Youth in migration - New perspectives from outside of Europe

Article published on March 18, 2013
Article published on March 18, 2013

Vi­enna at­tracts many eco­nomic mi­grants, as we very well know. A large city with mul­ti­ple op­por­tu­ni­ties like Vi­enna, how­ever, also at­tracts young tal­ents look­ing for new hori­zons and chances at in­ter­na­tional re­al­iza­tion from the whole world. The 30 year-old law stu­dent Michael Harpen from the USA is just one such ex­am­ple. 

Author: Christina Hitrova

Interview with Michael Harpen

When did you ar­rive in Vi­enna ?

De­cem­ber 2011, just be­fore Christ­mas. So I have been in Vi­enna for 13 months now.

What are you doing here at the mo­ment ?

I orig­i­nally came here as an in­tern in the UN and de­cided to stay to fin­ish my ed­u­ca­tion here so I’m cur­rently a stu­dent at the Uni­ver­sity of Vi­enna. My first uni­ver­sity de­gree was in Chem­i­cal En­gi­neer­ing and now I’m fin­ish­ing up my law de­gree.

And you are going to grad­u­ate in Vi­enna ?

It’s a bit com­pli­cated. I will get my de­gree from my Uni­ver­sity in the United States, but I am study­ing here as an ex­change stu­dent.

Are you try­ing to find a job in Aus­tria at the mo­ment ?

No, ac­tu­ally I would pre­fer to find a job ei­ther in the in­ter­na­tional pub­lic sec­tor or in some in­ter­na­tional pri­vate sec­tor com­pany.

Do you want to stay in Aus­tria ?

I would pre­fer to be some­where in a large in­ter­na­tional city with a di­verse cul­tural back­ground and many op­por­tu­ni­ties, both pro­fes­sion­ally and so­cially.

Do you have any mo­ti­va­tions for mi­grat­ing to­wards Eu­rope in gen­eral ?

To be hon­est, the ini­tial rea­son why I came to Eu­rope was specif­i­cally just to do the in­tern­ship in Vi­enna. I wasn’t par­tic­u­larly wildly ex­cited about mov­ing to Eu­rope. That being said, now that I’ve been here for just over an year, I cer­tainly have en­joyed being here in Vi­enna and have been able to ap­pre­ci­ate the dif­fer­ence be­tween here and back home and am in­ter­ested in ex­plor­ing fur­ther op­por­tu­ni­ties here or in an­other in­ter­na­tional lo­ca­tion.

So for you it is not so much an eco­nomic mi­gra­tion. You are look­ing for dif­fer­ent pos­si­bil­i­ties. It’s not be­cause you can’t find a job in the USA.

The thing is that there are many op­por­tu­ni­ties in the US, but for some­one like me who is in­ter­ested in the in­ter­na­tional sec­tor, it’s best to go where the op­por­tu­ni­ties are. And I think the big cities for iwork specif­i­cally in the in­ter­na­tional sec­tor will be New York city, Wash­ing­ton DC, Paris, Vi­enna, Geneva, Nairobi, maybe Bangkok. So it’s im­por­tant to be will­ing to be mo­bile if you are in­ter­ested in an in­ter­na­tional pub­lic or pri­vate sec­tor job.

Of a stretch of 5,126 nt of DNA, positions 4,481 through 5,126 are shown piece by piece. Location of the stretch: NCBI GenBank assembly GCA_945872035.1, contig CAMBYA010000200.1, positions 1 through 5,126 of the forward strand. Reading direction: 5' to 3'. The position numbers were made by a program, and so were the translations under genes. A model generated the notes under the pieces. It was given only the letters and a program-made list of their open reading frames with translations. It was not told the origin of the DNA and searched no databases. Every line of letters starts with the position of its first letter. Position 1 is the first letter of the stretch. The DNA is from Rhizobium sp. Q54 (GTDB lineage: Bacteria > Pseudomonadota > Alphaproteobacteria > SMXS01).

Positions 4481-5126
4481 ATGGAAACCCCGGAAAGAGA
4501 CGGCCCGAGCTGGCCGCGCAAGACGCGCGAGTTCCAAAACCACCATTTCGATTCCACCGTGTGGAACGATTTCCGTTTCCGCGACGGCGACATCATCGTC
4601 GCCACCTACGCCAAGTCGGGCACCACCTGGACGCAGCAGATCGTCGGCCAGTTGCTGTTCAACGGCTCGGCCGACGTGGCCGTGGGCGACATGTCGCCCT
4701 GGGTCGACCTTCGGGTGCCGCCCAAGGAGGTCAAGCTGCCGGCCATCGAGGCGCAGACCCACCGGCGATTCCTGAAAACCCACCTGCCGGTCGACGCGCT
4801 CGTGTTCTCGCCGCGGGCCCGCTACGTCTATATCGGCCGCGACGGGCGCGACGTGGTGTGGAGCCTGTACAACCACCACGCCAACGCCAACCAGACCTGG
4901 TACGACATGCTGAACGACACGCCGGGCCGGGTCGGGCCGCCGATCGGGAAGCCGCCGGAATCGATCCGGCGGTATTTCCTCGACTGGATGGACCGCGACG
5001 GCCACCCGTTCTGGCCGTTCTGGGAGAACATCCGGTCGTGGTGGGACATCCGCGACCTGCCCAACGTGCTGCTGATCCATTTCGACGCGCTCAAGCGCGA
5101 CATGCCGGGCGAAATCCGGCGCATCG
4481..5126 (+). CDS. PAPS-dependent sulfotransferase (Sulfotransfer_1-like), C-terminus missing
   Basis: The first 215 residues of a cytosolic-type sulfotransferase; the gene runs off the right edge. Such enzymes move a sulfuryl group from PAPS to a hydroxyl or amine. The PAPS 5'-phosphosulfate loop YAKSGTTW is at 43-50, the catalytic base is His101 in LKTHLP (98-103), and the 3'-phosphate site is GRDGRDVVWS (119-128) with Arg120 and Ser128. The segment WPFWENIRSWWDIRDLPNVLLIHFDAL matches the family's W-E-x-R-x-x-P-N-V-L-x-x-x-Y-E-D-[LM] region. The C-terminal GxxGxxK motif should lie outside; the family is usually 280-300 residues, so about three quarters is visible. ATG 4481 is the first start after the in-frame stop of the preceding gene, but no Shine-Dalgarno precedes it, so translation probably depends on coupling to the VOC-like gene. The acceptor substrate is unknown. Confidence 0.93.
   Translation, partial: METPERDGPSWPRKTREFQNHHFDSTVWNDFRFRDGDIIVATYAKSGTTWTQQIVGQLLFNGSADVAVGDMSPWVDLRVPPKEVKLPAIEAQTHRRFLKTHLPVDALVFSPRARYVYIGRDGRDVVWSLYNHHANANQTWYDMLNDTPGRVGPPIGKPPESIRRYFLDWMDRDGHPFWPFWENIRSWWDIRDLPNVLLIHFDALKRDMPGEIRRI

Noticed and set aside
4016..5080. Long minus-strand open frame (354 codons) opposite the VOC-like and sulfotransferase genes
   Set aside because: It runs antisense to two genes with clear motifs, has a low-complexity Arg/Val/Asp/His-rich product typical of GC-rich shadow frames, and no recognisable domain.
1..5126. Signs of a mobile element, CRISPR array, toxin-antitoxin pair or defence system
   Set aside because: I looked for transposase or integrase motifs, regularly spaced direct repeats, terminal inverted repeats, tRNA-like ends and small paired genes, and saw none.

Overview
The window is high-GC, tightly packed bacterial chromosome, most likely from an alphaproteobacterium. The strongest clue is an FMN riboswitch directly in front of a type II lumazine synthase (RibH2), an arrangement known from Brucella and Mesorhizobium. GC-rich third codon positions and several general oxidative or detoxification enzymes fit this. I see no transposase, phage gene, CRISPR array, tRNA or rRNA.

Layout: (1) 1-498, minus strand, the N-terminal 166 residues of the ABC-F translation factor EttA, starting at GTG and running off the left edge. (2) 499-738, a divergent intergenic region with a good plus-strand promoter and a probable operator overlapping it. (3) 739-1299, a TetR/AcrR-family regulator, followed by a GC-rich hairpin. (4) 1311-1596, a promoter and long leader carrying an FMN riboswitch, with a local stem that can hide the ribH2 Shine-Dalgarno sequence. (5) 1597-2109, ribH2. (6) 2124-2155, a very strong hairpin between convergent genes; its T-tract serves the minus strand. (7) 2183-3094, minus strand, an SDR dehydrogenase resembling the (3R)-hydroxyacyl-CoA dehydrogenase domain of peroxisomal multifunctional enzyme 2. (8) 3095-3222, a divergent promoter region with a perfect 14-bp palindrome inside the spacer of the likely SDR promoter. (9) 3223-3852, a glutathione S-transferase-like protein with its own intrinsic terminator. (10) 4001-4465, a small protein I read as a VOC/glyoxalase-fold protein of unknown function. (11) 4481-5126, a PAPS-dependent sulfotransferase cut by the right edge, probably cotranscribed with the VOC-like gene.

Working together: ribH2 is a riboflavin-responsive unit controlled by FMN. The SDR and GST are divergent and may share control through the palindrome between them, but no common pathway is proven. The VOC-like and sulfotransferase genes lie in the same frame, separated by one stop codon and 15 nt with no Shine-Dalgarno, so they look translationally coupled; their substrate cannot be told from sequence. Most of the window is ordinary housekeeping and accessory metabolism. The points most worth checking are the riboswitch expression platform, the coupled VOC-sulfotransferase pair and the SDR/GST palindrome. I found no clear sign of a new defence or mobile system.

Com­par­ing the US and Aus­tria, if you would imag­ine a per­fect coun­try, what would you com­bine from both?

This is ac­tu­ally the third time I’ve lived in a dif­fer­ent coun­try. First I lived in the US, then I lived in Japan and now I’m here in Aus­tria. I have to say that there is no such thing as a per­fect coun­try to live in. There are good and bad things in every coun­try. If I have to take things that I like or dis­like in the US or here, I would say that per­haps I like that… I think in the US we have a nat­ural sense of a bit more am­bi­tion. It’s a dual sided coin. In the US we tend to be a bit ag­gres­sive in try­ing to ad­vance our­selves pro­fes­sion­ally and ca­reer-wise. On the other hand, I think we are will­ing to work too-hard and sac­ri­fice our fam­ily time and so­cial time with friends, so I do ap­pre­ci­ate the Eu­ro­pean life-style in that re­spect. But on the flip-side I do miss that am­bi­tion and “killer in­stinct” that many Amer­i­cans have. That’s why I’m in­ter­ested in an in­ter­na­tional pub­lic sec­tor job, be­cause it can be both an am­bi­tious ca­reer which can im­prove the world, but it can also be a bit more laid-back than, say, work­ing in a big law-firm in New York city, for ex­am­ple.

Have you sensed any dis­crim­i­na­tion or prob­lems with in­te­gra­tion in Vi­enna ?

It’s hard to say be­cause as an Amer­i­can com­ing here in Vi­enna, I al­ways ex­pected to be on the out­side look­ing in. I enjoy being here in Vi­enna, but I’m not look­ing to as­sim­i­late and be­come an Vi­en­nese or Aus­trian cit­i­zen. So I ex­pect to be treated like an out­sider. My Ger­man skills are not the best so I am not look­ing to be­come an Aus­trian. I am cer­tainly en­joy­ing my time here, but I can’t say I am ex­pe­ri­enc­ing any sig­nif­i­cant dis­crim­i­na­tion.

Are you look­ing to live here very long term ?

It’s hard to say. When I came for the in­tern­ship, I wasn’t plan­ning to stay­ing longer than my 6 month in­tern­ship and then my 6 month in­tern­ship turned into a 9 month in­tern­ship which turned into doing a study-abroad se­mes­ter here. I have many friends here in Vi­enna, some local, some in­ter­na­tional, and I did make some pro­fes­sional con­tacts here, dur­ing my last 13 months and I do enjoy the life-style here and, if the op­por­tu­nity arose, I would cer­tainly like to stay.